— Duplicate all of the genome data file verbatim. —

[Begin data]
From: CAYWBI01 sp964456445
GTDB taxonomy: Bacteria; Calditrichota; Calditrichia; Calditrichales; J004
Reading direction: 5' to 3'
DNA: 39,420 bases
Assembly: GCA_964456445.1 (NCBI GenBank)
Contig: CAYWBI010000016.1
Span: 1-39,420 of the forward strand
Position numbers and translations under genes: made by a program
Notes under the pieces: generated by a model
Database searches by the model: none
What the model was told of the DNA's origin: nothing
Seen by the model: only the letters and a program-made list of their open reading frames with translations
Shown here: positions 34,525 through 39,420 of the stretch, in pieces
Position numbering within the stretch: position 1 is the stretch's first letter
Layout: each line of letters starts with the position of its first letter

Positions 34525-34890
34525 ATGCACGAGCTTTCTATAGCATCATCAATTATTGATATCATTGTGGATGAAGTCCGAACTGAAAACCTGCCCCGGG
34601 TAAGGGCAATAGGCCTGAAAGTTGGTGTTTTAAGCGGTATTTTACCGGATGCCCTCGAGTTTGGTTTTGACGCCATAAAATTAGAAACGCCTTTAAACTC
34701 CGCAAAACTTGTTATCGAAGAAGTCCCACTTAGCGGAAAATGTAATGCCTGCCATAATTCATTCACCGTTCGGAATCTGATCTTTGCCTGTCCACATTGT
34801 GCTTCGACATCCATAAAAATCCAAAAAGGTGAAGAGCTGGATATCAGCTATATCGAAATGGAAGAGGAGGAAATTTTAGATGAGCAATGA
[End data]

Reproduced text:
From: CAYWBI01 sp964456445
GTDB taxonomy: Bacteria; Calditrichota; Calditrichia; Calditrichales; J004
Reading direction: 5' to 3'
DNA: 39,420 bases
Assembly: GCA_964456445.1 (NCBI GenBank)
Contig: CAYWBI010000016.1
Span: 1-39,420 of the forward strand
Position numbers and translations under genes: made by a program
Notes under the pieces: generated by a model
Database searches by the model: none
What the model was told of the DNA's origin: nothing
Seen by the model: only the letters and a program-made list of their open reading frames with translations
Shown here: positions 34,525 through 39,420 of the stretch, in pieces
Position numbering within the stretch: position 1 is the stretch's first letter
Layout: each line of letters starts with the position of its first letter

Positions 34525-34890
34525 ATGCACGAGCTTTCTATAGCATCATCAATTATTGATATCATTGTGGATGAAGTCCGAACTGAAAACCTGCCCCGGG
34601 TAAGGGCAATAGGCCTGAAAGTTGGTGTTTTAAGCGGTATTTTACCGGATGCCCTCGAGTTTGGTTTTGACGCCATAAAATTAGAAACGCCTTTAAACTC
34701 CGCAAAACTTGTTATCGAAGAAGTCCCACTTAGCGGAAAATGTAATGCCTGCCATAATTCATTCACCGTTCGGAATCTGATCTTTGCCTGTCCACATTGT
34801 GCTTCGACATCCATAAAAATCCAAAAAGGTGAAGAGCTGGATATCAGCTATATCGAAATGGAAGAGGAGGAAATTTTAGATGAGCAATGA